- The Washington Times - Wednesday, May 13, 2009

The detail, please

We are not the only ones undercover. As we previously reported, we noticed at the Capitol File party Saturday that White House Chief of Staff Rahm Emanuel brought an entourage with him to the soiree, not of fellow White House staffers, but of security guards.

It turns out Mr. Emanuel has been assigned a Secret Service detail since becoming the president’s chief of staff in January.

As you might expect, this is very hush-hush. When we started digging around, nobody wanted to talk. The White House press office referred us to Mr. Emanuel’s press spokesman, who declined to comment but referred us to the Secret Service.

Here’s what we were told by e-mail from Darrin Blackford, a special agent and Secret Service spokesman, who would not offer us specifics: “The Secret Service currently has a protective detail assigned to Chief of Staff Rahm Emanuel. This protection is authorized by Executive Order. The Secret Service protects the Chief of Staff and others not specifically identified by statute through Executive Order. We have protected Chiefs of Staff in varying degrees at least as far back as 1982. Some COSs on a temporary basis, others on a more permanent basis, depending on circumstances. Although we do not comment on the scope of our protective methods, protection of Chiefs of Staff has been on a more permanent basis during the last three administrations.”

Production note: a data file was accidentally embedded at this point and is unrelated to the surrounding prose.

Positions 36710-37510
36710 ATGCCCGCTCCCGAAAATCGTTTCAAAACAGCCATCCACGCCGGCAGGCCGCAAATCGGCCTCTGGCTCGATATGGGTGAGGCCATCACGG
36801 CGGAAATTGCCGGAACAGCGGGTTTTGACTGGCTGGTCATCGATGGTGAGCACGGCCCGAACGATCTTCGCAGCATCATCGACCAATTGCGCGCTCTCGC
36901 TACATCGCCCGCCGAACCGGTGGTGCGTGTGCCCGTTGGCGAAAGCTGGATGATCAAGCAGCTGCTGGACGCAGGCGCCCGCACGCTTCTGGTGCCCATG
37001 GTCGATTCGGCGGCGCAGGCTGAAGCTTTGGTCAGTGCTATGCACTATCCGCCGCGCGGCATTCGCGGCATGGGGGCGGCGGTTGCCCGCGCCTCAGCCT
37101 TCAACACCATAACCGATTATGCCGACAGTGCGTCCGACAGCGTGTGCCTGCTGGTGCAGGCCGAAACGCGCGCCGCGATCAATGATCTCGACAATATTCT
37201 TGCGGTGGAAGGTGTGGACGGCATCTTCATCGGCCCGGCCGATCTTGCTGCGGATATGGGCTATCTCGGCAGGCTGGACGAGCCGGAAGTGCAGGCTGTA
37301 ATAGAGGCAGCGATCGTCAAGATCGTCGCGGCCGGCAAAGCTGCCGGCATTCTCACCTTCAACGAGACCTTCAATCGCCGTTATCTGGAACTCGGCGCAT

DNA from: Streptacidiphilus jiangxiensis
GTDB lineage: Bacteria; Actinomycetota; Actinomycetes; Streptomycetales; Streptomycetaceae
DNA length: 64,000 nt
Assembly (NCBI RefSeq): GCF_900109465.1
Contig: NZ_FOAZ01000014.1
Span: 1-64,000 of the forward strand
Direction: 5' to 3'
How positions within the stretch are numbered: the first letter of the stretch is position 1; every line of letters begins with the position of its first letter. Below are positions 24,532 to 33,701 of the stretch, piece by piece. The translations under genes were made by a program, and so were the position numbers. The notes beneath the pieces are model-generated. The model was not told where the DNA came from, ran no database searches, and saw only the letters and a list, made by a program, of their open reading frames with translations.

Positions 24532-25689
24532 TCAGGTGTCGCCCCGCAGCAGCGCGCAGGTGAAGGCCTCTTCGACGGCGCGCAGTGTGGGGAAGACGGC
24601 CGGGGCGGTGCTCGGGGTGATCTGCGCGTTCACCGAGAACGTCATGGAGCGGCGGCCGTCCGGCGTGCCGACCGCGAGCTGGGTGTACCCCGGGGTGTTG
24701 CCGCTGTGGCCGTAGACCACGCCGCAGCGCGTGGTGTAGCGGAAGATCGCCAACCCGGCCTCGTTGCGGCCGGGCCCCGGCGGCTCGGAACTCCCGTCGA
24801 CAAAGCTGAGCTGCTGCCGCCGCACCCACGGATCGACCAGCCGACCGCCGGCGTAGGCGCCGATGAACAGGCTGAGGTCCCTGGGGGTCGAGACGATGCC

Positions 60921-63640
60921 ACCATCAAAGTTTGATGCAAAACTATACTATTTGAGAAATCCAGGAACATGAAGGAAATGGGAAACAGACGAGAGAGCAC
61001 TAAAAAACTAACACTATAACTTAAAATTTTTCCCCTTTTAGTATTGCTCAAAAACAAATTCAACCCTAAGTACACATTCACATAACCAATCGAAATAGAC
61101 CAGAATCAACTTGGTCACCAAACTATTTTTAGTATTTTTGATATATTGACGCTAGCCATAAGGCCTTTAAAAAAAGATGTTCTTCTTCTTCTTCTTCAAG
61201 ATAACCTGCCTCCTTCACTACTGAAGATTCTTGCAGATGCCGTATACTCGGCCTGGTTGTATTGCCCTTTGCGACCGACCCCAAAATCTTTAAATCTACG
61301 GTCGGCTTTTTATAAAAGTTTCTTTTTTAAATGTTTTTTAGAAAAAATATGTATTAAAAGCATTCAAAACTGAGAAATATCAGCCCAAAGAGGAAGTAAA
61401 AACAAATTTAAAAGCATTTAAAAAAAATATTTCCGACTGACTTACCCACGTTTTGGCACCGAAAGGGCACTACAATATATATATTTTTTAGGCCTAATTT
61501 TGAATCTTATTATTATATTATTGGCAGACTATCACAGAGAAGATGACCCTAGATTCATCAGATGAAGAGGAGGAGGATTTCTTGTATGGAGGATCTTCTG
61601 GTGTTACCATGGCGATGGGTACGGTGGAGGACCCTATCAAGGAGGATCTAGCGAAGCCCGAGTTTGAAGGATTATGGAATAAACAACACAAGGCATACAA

Gentle as Steele

Unlike his gun-touting, good-ole-boy brethren Rush Limbaugh and Sean Hannity, Republican National Committee Chairman Michael Steele evidently is in touch with his softer side.

The chairman is fond of wearing Gucci and says he finds cooking “therapeutic.” One of his favorite pastimes is looking for ingredients at Giant.

Mr. Steele, a self-described “thespian” who acted in high school and college performances, raved about “Star Trek” and explained he would like to bridge the divide between the Republican establishment and the arts-and-entertainment community, which has been in lock step with the Obama administration.

From the vaults

We know CNN political analyst Leslie Sanchez is successful, but we were a little surprised when she appeared at the White House Correspondents’ Association Dinner in an opulent Christian Dior couture gown, the cost of which could help bail out the mortgage industry.

Did CNN public-relations folks arrange for her to wear something fresh off the Dior runway? Nope. Ms. Sanchez explained that she’d nabbed the duds from the vault of her hairstylist, Erwin Gomez, owner of Erwin Gomez Salon in Georgetown. He also coifs Susan Nixon, publisher of Capitol File magazine.

We had to look into this, so we tracked down Mr. Gomez, and he said his clients come in for hair, makeup and peeks into his highly secret (until now) couture vault, which houses a vast collection of designer duds - everything from Alexander McQueen to Yves Saint Laurent to Oscar de la Renta in sizes 1 to 16 because “we’ve got to get real. People have to eat!”

Having worked in the fashion industry for several years as a fashion photographer, makeup artist and hairstylist, Mr. Gomez has developed relationships with designers and fashion insiders throughout the world. The gowns are castoffs from fashionista friends, including members of royal families. Mr. Gomez offers the gowns for 50 percent to 70 percent off the retail price and recently sold a $10,000 frock for $3,000. “We have to embrace our recession and the hard times, but this is what it’s all about - giving.”

Mr. Gomez indicated some other high rollers have been in the vault but would not reveal their names.

Think of it as a secret Sam’s Club. Where do we sign up?

To contact Stephanie Green and Elizabeth Glover with a tip or to request event coverage, please e-mail undercover@washingtontimes.com.

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